- The Washington Times - Wednesday, May 16, 2012

NEW YORK — Authorities say a car theft ring “stalked” New York City residents who drove Lexus SUVs and other mint-condition luxury vehicles so it could steal the cars and fill orders from clients in northwest Africa.

State Attorney General Eric Schneiderman said Wednesday that members of the ring “used the streets of New York as their own personal auto showroom.” Police have made 14 arrests.

Authorities say a Maryland-based international broker provided the ring with requests for specific makes, models and colors of cars. A locksmith and an employee at an Orlando, Fla., dealership provided special codes that allowed the thieves to steal the vehicles. The vehicles were shipped out of ports in New Jersey and Maryland.

Most went to Africa. Some ended up on the black market in the Chicago area.


Black leaders angry over ex-cop’s acquittal

HOUSTON — A jury’s acquittal Wednesday of a former Houston police officer in the alleged beating of a 15-year-old burglary suspect during a videotaped arrest upset black community leaders who criticized the verdict as unjust and racist.

Andrew Blomberg, 29, was the first of four fired police officers to stand trial for their roles in the alleged beating of Chad Holley during a daylight arrest on March 2010. The incident involving the black teen, now 18, prompted fierce public criticism of the police department by community activists who called it another example of police brutality against minorities.

Mr. Blomberg fought back tears after the verdict was read, then hugged his attorneys and started to cry as he embraced his parents. He could have faced up to a year in jail if convicted of official oppression, a misdemeanor that alleged Blomberg as a public servant intentionally mistreated Holley by kicking him.

Jurors declined to comment after the verdict. Community activists who were gathered in the hallway outside the courtroom yelled “Racism!” and “Injustice!” after hearing the outcome.

“It is pathetic. It is unacceptable,” the Rev. James Dixon of the Community of Faith Church said of the jury’s decision. “This kind of expression says to me, to my children and to every black child in the city, ‘Your life is not worth manure.’ “


Tuberculosis patient jailed, charged with not medicating

SAN FRANCISCO — Authorities in California took the unusual step of jailing and charging a tuberculosis patient who they say refused to take medication to keep his disease from becoming contagious.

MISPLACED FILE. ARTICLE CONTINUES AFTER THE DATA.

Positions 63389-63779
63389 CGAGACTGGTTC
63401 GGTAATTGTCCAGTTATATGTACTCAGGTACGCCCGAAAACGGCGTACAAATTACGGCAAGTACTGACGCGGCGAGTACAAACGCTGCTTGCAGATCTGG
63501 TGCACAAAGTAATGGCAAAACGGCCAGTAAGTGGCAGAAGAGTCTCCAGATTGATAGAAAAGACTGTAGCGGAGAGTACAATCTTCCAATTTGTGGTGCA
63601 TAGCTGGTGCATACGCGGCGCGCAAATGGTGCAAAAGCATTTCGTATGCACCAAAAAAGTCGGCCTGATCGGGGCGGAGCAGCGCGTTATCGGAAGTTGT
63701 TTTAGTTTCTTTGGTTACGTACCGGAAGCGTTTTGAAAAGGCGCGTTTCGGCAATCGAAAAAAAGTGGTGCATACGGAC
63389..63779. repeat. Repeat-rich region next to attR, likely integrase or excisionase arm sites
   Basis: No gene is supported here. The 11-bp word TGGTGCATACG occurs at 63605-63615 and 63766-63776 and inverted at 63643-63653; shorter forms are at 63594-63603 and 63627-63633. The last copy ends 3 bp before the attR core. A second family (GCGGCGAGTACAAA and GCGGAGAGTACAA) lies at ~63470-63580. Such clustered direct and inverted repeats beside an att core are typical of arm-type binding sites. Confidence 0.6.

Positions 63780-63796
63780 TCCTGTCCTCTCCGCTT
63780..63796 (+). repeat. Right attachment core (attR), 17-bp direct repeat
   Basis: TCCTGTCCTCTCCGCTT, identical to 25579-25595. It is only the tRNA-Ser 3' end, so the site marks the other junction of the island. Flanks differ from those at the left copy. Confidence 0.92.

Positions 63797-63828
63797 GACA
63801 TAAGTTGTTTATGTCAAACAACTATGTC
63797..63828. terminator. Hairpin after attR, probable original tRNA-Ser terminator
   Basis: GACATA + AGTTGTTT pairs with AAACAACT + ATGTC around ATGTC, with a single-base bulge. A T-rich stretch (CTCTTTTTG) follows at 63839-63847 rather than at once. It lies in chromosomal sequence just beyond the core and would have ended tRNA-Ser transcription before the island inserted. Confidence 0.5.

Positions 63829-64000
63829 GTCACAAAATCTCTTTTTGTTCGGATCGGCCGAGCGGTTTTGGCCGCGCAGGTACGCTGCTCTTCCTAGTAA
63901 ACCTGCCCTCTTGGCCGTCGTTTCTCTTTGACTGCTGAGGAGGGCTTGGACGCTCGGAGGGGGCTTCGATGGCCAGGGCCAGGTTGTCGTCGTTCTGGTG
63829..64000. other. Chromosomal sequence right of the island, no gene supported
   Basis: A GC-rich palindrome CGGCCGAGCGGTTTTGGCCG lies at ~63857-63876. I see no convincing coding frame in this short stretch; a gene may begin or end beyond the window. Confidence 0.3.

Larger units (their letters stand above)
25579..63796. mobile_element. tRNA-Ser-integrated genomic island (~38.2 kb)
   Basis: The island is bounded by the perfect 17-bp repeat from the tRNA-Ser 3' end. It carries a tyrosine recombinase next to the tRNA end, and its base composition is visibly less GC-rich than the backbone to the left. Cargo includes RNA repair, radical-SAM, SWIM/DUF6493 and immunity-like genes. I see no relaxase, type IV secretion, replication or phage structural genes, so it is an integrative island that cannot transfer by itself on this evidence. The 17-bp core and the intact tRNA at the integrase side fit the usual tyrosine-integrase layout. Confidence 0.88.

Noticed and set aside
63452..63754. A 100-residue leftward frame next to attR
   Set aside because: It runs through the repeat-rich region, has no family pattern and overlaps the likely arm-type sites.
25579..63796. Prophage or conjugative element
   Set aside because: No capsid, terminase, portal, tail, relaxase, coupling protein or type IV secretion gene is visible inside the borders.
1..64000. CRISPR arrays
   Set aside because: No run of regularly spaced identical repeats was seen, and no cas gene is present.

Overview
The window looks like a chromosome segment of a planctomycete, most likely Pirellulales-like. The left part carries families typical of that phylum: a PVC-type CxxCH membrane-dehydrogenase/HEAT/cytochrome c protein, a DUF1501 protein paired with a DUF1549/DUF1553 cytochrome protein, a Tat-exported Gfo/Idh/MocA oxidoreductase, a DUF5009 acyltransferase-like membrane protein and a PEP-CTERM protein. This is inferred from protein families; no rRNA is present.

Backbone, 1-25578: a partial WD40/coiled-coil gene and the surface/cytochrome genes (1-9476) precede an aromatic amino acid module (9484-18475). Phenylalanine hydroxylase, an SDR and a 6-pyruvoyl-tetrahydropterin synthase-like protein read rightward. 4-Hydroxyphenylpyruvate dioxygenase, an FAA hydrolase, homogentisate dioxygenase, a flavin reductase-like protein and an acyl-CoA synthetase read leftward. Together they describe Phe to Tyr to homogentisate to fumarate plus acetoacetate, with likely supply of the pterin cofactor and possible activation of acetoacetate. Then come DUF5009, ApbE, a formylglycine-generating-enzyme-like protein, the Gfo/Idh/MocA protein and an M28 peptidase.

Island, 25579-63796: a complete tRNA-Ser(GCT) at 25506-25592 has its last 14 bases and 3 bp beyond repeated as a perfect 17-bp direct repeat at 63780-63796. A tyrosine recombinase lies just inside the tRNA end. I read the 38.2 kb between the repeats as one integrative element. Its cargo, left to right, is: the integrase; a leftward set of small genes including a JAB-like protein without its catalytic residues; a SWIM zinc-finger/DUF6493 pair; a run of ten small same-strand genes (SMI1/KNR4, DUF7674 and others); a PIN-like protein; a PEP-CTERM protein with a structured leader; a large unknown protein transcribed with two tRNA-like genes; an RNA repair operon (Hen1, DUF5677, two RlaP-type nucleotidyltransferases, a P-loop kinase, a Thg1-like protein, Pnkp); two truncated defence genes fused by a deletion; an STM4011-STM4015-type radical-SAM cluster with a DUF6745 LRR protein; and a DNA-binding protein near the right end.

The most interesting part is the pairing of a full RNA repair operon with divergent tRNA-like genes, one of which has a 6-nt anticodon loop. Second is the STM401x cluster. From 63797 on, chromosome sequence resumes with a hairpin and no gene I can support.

Health officials said Armando Rodriguez, 34, of Stockton has active pulmonary tuberculosis, which can include coughing up blood or phlegm and can spread through the air.

Mr. Rodriguez has been noncompliant with his treatment and could become contagious as a result, Ginger Wick, nursing director for San Joaquin County, said in a letter requesting an arrest warrant. After failing one time to give himself the drugs, Mr. Rodriguez told a nurse he had gone on an alcohol binge and taken methamphetamine and didn’t want to hurt his liver, Ms. Wick said in her letter.

Mr. Rodriguez was arrested Tuesday and is expected to be arraigned Thursday on two misdemeanor counts of refusing to comply with a tuberculosis order to be at home at certain times and make appointments to take his medication.


Fire officials tell town’s residents to evacuate

CROWN KING — Officials working to keep a wildfire near a historic Arizona mining town from spreading were telling any residents still in their homes Wednesday to leave.

High winds pushed the blaze away from the mountain town of Crown King, a community of mostly summer homes about 85 miles north of Phoenix. But fire incident spokeswoman Michelle Fidler said winds could shift and push the fire back into the community where it started.

“Our official word is it’s time to go,” she said Wednesday.

Road access also was a concern. Fewer than 10 residents remained in their homes, Yavapai County sheriff’s spokesman Dwight D’Evelyn said, and they could be trapped if the flames cross or block access roads.

Firefighters also would be pulled out if that happened, Ms. Fidler said.

Most of the 350 residents initially chose to stay in the town that’s popular for all-terrain vehicles because of its numerous hills and gorges. But Mr. D’Evelyn said sheriff’s officials convinced 20 of the 30 residents still left early Wednesday morning to go.

“The smoke is so bad today, I think the concern is a little more enhanced,” he said.

Winds estimated at 35 mph Tuesday helped the fire grow, fire officials said, and they were expecting much of the same conditions for the next couple of days.

• From wire dispatches and staff reports



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